I want to be clear. I will not vote for, and no senator should vote for, an individual nominated by any president who is not fully committed to fairness and impartiality toward every person who appears before them. I will not vote for, and no senator should vote for, an individual nominated by any president who believes it is acceptable for a judge to allow their personal background, gender, prejudices or sympathies to sway their decision in favor of or against parties before the court.
In my view, such a philosophy is disqualifying. Such an approach to judging means that the umpire calling the game is not neutral, but instead feels empowered to favor one team over another. Call it empathy, call it prejudice, or call it sympathy, but whatever it is, it’s not law. In truth, it’s more akin to politics, and politics has no place in the courtroom.
Some will respond Judge Sotomayor would never say it’s acceptable for a judge to display prejudice in a case, but I regret to say, Judge, that some of your statements that I’ll outline seem to say that clearly. [...]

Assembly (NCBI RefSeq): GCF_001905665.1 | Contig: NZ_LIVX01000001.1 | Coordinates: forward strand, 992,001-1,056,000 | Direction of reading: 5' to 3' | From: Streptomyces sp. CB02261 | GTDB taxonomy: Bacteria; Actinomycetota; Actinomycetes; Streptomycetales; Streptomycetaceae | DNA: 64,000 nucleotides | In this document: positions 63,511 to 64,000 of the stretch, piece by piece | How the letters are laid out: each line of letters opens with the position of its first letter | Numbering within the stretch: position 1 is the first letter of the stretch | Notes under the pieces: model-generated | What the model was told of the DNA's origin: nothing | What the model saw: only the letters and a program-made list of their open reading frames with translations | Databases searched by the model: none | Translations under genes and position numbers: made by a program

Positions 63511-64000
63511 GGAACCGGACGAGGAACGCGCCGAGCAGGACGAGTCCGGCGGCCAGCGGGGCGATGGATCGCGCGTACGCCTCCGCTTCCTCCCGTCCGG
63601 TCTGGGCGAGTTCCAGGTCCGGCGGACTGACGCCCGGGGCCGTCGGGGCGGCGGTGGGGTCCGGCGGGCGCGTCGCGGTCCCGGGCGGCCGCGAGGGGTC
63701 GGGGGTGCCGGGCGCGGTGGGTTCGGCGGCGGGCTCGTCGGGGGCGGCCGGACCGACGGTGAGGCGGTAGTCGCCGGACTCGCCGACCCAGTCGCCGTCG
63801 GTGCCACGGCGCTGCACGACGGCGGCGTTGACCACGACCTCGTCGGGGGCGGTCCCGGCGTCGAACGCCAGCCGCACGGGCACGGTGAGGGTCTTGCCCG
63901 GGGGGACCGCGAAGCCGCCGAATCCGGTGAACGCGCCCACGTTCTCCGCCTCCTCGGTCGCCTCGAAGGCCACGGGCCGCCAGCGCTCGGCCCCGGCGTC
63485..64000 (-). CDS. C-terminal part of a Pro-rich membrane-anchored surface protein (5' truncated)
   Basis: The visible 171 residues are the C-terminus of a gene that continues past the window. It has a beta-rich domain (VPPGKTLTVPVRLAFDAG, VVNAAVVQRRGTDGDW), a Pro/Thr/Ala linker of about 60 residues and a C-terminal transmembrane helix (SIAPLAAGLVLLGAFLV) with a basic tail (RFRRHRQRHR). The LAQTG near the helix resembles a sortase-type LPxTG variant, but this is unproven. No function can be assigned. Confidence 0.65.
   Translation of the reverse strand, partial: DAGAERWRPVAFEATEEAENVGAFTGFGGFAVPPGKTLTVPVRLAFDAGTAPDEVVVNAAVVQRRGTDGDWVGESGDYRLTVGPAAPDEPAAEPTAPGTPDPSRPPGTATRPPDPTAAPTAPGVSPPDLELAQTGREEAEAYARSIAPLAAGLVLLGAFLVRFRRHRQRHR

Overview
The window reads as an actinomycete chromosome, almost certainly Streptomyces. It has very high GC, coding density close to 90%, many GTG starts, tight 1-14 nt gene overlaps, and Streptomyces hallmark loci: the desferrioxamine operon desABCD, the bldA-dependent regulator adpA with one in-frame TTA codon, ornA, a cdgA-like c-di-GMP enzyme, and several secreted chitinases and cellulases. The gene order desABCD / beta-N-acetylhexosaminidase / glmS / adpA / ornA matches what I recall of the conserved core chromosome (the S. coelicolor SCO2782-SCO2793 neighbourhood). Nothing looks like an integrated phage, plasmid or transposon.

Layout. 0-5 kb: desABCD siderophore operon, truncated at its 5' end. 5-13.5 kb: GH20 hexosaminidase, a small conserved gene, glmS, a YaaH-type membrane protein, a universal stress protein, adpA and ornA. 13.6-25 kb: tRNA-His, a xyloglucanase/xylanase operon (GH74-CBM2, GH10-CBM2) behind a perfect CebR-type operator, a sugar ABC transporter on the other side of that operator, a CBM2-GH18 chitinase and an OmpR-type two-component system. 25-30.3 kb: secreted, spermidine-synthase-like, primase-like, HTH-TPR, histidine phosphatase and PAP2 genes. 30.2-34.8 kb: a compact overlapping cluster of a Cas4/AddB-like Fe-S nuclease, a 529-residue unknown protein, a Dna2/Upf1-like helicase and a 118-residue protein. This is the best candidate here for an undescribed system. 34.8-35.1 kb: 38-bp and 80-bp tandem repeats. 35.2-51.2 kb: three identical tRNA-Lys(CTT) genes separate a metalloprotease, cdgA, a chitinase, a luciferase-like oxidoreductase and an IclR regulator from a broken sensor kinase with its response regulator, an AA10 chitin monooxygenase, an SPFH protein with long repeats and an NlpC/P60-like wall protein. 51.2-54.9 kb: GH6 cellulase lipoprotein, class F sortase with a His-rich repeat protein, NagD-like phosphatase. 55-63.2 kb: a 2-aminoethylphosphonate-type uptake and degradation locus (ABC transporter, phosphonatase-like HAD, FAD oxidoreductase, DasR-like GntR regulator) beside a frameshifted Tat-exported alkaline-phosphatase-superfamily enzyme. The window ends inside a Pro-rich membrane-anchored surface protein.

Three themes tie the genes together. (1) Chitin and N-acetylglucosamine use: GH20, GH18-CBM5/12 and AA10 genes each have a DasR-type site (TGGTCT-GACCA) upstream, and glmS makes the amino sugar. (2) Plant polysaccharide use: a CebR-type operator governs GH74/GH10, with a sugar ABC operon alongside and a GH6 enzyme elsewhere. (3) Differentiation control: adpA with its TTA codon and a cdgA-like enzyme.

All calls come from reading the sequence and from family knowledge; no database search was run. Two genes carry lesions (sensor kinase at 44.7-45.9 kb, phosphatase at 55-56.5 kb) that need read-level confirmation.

During a speech fifteen years ago, Judge Sotomayor said, quote, "I willingly accept that we who judge must not deny the differences resulting from experience and heritage but attempt...continuously to judge when those opinions, sympathies and prejudices are appropriate," close-quote. And in that same speech, she said, quote, "My experiences will affect the facts I choose to see." Having tried a lot of cases, that particular phrase bothers me. I expect every judge to see all the facts.
So I think it’s noteworthy that when asked about Judge Sotomayor’s now-famous statement that a wise Latina would come to a better conclusion than others, President Obama, White House Press Secretary Robert Gibbs and Supreme Court Justice Ginsburg declined to defend the substance of those remarks. They each assume the nominee misspoke. But I don’t think it — but the nominee did not misspeak. She is on record as making this statement at least five times over the course of a decade.
AMY GOODMAN: Alabama Senator Jeff Sessions. We’ll talk more about his record over the years in just a moment. This is Democracy Now!, democracynow.org, The War and Peace Report. But first, we’ll be joined by the law clerk of Sonia Sotomayor when she was a Manhattan judge, and we’ll be joined by Democracy Now!’s Juan Gonzalez in the hearing room right now. Stay with us.